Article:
Monaghan man returns to Gaelic football after life-changing surgery
A County Monaghan man who is back playing Gaelic football months after having his large bowel removed, says he wants to be an inspiration to others.
Andrew Kieran now has an ileostomy bag after the surgery to treat his Ulcerative Colitis.
Andrew, a former Ulster Minor Championship winner with Monaghan in 2013, was diagnosed with the condition in May 2014.
The initial symptoms included fatigue and passing blood.
In the difficult years that followed, he would at one point weigh just seven stone, almost die from sepsis and spend one period of seven and a half weeks in hospital.
Several different treatments were tried - including drugs, steroids and blood tranfusions - until he decided to undergo surgery in January of this year.
Just five months later, the 22 year old played his first game of Gaelic football for three years for his club team Killanny in a Monaghan Senior Football League victory over Truagh Gaels.
Now, he says, he wants to help others with similar conditions.
"I had very dark days where I didn't really see a way out, but if you can hold onto those positive thoughts, even if they're very small, they will blossom and there will be hope at the end of the day," he said.
"I'd just love to be that person that they can look up to and say 'There's that guy, look what he's doing with his life, look what he's doing with something that historically has been surrounded by a stigma'".
The eight-hour operation involved the removal of his whole large bowel, which was ulcerated, and then a piece of his small intestine was brought through his abdomen to create an opening called a stoma.
Everything he digests now goes through that and into an ileostomy bag.
Andrew said the decision to undergo the operation has given him his life back.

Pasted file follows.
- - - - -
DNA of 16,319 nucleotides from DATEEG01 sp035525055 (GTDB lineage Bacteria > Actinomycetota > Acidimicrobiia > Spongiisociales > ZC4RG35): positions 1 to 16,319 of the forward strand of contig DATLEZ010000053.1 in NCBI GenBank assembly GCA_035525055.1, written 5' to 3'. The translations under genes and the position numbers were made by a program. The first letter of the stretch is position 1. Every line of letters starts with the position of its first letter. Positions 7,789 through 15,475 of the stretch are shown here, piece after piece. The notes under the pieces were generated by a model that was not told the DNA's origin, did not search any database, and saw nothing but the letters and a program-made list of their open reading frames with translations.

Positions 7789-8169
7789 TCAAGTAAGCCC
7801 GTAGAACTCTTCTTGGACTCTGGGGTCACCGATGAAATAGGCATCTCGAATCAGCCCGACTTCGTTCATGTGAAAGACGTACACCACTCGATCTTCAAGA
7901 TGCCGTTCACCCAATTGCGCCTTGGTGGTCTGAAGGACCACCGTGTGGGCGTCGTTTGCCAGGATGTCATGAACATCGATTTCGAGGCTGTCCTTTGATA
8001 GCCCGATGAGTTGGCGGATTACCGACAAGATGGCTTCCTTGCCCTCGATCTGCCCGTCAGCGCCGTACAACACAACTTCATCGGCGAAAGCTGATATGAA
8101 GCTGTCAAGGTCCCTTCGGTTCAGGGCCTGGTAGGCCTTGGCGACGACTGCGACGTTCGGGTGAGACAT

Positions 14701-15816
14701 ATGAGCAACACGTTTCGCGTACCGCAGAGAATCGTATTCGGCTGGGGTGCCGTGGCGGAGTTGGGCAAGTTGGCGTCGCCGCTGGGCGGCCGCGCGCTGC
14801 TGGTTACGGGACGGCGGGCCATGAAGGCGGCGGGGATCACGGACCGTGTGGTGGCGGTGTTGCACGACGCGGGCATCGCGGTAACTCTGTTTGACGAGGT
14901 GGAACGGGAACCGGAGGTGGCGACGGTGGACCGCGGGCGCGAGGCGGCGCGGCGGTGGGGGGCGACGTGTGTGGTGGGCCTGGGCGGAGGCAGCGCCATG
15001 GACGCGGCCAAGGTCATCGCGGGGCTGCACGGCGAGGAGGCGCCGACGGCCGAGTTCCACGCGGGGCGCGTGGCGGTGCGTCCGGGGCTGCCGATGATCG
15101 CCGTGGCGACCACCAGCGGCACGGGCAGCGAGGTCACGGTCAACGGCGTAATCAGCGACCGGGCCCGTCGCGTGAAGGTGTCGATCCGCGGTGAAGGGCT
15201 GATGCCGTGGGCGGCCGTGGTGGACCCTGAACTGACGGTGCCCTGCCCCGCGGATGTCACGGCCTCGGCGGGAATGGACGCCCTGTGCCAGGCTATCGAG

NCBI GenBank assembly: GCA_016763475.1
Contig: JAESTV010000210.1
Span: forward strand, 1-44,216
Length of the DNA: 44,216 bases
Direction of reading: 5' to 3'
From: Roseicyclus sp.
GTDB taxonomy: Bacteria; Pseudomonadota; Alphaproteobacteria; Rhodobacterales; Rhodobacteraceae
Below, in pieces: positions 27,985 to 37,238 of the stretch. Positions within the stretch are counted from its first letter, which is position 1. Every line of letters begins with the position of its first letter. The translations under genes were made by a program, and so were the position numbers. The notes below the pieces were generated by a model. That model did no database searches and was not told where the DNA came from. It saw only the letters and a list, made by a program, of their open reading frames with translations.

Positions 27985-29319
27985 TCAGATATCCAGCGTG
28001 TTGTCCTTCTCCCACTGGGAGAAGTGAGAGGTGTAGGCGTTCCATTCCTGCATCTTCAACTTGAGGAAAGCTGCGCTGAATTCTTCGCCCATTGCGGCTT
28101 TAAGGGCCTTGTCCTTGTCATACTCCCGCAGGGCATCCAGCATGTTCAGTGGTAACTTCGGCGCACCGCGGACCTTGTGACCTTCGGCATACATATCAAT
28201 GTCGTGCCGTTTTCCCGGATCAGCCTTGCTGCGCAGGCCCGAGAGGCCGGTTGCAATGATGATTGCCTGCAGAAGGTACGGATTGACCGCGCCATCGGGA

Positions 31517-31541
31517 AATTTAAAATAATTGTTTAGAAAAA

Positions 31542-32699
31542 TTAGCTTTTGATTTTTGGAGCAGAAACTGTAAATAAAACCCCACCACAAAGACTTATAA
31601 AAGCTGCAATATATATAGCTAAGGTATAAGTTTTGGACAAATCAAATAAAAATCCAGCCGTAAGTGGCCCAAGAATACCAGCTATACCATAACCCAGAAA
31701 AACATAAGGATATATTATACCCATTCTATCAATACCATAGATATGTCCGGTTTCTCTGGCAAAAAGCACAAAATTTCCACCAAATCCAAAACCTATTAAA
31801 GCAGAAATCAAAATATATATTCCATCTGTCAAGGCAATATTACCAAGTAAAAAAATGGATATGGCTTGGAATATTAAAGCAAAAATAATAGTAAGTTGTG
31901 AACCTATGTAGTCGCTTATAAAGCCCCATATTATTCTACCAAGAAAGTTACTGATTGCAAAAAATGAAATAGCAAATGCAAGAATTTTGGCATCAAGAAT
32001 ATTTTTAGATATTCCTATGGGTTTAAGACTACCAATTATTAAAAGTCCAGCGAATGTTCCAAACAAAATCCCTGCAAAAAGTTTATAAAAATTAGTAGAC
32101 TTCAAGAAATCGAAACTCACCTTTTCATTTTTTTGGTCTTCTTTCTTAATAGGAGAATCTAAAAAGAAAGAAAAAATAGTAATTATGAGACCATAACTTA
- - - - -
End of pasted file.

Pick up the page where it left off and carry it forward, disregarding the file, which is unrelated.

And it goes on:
"At times there were periods of remission, but they were very very short, only weeks of remission, before I just relapsed into symptoms of bleeding, of losing weight, fatigue," he said
He said this continued until he returned from a trip to Glasgow with friends with food poisoning - the only one of the group to get it.
"I ended up in hospital and I just said 'I can't go on with my life like this, can't go on missing these opportunities, missing living life like a normal young lad'."
Andrew said while the years not being able to take part in the sport he loved - and played alongside his twin brother Adam - had been difficult, he never gave up hope.
"There were times when I was told 'don't get your hopes up too much, you probably won't get back to football'," he said
"I took that advice, but inside my head I thought 'I'm getting back, I don't need any of this negativity around me'.
"I never fell into a sort of depressed daze or a dark area, because I knew I was going to kick football again - didn't know when - but it was always going to happen, I had that inside me."
After his surgery, Andrew began work with a personal trainer to get his weight and fitness back.
"It started off very slow and hard and to be honest I wasn't too sure how I was going to cope with it, with this new addition to my body [the ileostomy bag].
"But there's so many belts out there, weights belts, there's belts there for daily use, for gyming, for playing football, for swimming. There's so many varieties out there for people with an ileostomy that there's nothing holding you back," he said.
Andrew's father, John, said when his son was diagnosed with Ulcerative Colitis they read about the condition, visited forums and made some friends among people in a similar situation.
"We reached out and got some help from people. Now it's about how can we help," he said.
Mr Kieran said that to see his son playing again was very emotional.
"It was a fantastic day for the family," he said.
"So far the reaction and reception he's received for being so brave is just fantastic."
Andrew said he has a new perspective on life: "I just want to enjoy life, go back to my education and, at the same time, try to help other people who are going through some dark days, who don't really see any hope or way out of the difficulties they're in."